Are You Leveraging The Power of Influence? – Part 2


The psychology of influence is not based on manipulation,  but on ethics, according to psychologist and author Robert Cialdini who has earned his title on the New York Times Business Best Seller List as well as in Fortune Magazine’s 75 Smartest Business Books.

In Part 1 of this blog, we looked at the six universal principles about the psychology of why people say “yes” from Cialdini’s book Influence: The Psychology of Persuasion. In Part 2, we will be examining the six “weapons of influence” – and how to use them to become a person of persuasion. As we stated in the first blog, these principles are not intended to manipulate or to use persuasion in any negative way, but to help you become more successful in all areas of your life.

Fred T. Ashley from Ashley Mediation Centre who is a Mediator, arbitrator and mortgage broker says “Most professional mediators consciously or unconsciously apply these principles in their efforts to bring the parties to say “yes” to settlement.”

Cialdini defines six “weapons of influence”:

1. Reciprocity – Returning a “favor”: 

A favor is favor – meaning something done out of goodwill, a kind act that is usually held in high regard. If you receive a favor from someone (receiver), it’s understood you don’t have to return anything (to thesender). BUT, you feel inclined to give value back to that person, according to Cialdini. He says: When we are helped by someone, or given value, we feel animpulse to return the favor. That impulse not only inspires us to give back inequal measure, but may in fact compel us to give back more value than wereceived in the first place.

2. Commitment and Consistency: A Two-Stage Influencer –honoring a previous agreement or statement

People tend to commit once they have already agreed or have connected to a small engagement or binding. If I can get you to commit to something small (e.g. wearing an awareness ribbon, signing a petition, seeing yourself as a certain “type” of person), then you will be more likely to commit to bigger actions (e.g. giving time or money) later on.

 3. Social Proof: Is there really strength in numbers? – Do what other people are doing

Social Proof, according to Wikipedia can be defined as informational social influence, a psychological phenomenon where people assume the actions of others reflect correct behavior for a given situation.” This is why corporate social awareness is so important and why we see social media applications soaring to such great heights. The way Cialdini puts it is “We understand Social Proof as the tendency for people to take their behavioral cues from the group of people around them, especially in situations where the correct behavior might not be obvious or where we particularly identify with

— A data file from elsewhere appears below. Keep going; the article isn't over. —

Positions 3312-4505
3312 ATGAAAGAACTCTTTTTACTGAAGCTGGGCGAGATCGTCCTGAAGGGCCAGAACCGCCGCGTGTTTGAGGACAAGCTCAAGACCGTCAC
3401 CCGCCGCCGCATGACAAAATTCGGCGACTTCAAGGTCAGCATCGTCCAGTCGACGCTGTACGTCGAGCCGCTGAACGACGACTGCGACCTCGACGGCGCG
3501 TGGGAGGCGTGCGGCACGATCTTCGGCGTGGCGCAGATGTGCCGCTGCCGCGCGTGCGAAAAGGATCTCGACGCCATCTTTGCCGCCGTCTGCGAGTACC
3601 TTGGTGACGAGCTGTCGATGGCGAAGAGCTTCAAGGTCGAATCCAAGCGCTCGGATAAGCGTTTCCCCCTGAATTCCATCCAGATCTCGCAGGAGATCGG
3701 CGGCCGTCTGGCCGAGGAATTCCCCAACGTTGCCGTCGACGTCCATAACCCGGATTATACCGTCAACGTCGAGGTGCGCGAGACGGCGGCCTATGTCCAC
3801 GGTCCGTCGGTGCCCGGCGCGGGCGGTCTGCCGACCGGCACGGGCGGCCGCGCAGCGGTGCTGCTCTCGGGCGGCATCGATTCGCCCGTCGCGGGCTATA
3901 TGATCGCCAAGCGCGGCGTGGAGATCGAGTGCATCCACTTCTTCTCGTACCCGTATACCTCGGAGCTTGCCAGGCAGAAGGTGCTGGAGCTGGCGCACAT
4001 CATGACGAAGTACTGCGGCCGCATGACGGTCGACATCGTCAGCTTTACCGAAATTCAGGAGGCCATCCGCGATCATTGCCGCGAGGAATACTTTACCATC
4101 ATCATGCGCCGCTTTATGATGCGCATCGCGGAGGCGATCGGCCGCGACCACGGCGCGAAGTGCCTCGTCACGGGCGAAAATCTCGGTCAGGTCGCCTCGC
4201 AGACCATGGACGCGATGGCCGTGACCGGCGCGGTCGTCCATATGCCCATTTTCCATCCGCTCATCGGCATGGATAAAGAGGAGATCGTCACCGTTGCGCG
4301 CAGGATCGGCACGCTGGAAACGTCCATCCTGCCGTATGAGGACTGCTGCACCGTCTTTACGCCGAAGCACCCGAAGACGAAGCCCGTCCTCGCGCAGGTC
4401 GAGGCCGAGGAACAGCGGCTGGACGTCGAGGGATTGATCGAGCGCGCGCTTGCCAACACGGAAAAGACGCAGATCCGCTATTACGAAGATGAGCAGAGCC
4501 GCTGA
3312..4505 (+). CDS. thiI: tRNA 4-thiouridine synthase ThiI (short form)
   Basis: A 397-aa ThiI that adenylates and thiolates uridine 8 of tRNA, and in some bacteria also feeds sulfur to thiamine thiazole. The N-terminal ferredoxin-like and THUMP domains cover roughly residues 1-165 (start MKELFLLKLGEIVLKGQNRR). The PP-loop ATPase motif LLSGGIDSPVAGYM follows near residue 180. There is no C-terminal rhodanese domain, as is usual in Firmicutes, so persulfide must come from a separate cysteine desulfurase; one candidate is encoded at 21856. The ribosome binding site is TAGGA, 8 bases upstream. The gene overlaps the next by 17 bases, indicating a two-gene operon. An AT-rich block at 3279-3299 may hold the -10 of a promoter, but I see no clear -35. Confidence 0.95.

the group of people we’re with.”

4. Authority –Top rank/position, commanding uniform and fancy cars

We can identify with the ability to be persuaded by authority. Cialdini distinguishes three basic reasons as to why we unconsciously identify authority on a person:

Titles (Titles added to a name to signify either respect and honor, an official position or a professional or academic qualification

Clothing (High-priced designer clothes, or uniforms, lab coats and other vocational vestments)

Trappings (Luxury items or special environments that comewith status)

5. Liking – Taking advice from those that you like or are attracted to.

The liking rule takes affect due to the following causes:

Physical Attractiveness – “Research has shown that we automatically assign to good-looking individuals such favorable traits as talent, kindness, honesty, and intelligence.”

Similarity – “We like people who are similar to us. This fact seems to hold true whether the similarity is in the area of opinions, personality traits, background, or life-style.”

Compliments – “…we tend, as a rule, to believe praise and to like those who provide it, oftentimes when it is clearly false.”

Contact and Cooperation – “…becoming familiar with something through repeated contact doesn’t necessarily cause greater liking. […we must be] working for the same goals…we must ‘pull together’ for mutual benefit.”

Conditioning and Association – “[Compliance professionals are] incessantly trying to connect themselves or their products with the things we like. Did you ever wonder what all those good-looking models are doing standing around in those automobile ads?”

6. Scarcity: The Rule of the Few– perceived scarcity generates demand

If we believe that an item is exclusive, or limited – we perceive a demand, as it will soon be unavailable. Scarcity creates demand.

Cialdini’s principles and weapons are scientific ways to positively persuade and influence, to elevate your understanding of your customers, partners, co-workers, peers and colleagues and to give you an advantage in your marketing efforts. What do you think of his science of persuasion?

Check out some of Cialdini’s Presentations and Keynotes here:

http://www.influenceatwork.com/Book-Dr–Cialdini/Presentations-and-Keynotes.aspx

READ his book! Find it on Amazon.ca – Influence: The
Psychology of Persuasion (ISBN 0-688-12816-5) or the published textbook version
under the title Influence: Science and Practice (ISBN 0-321-01147-3).

 

 

 

Leave a Reply

Your email address will not be published.

Copyright © Dr. Nathalie Beauchamp 2011. All rights reserved

Scroll to top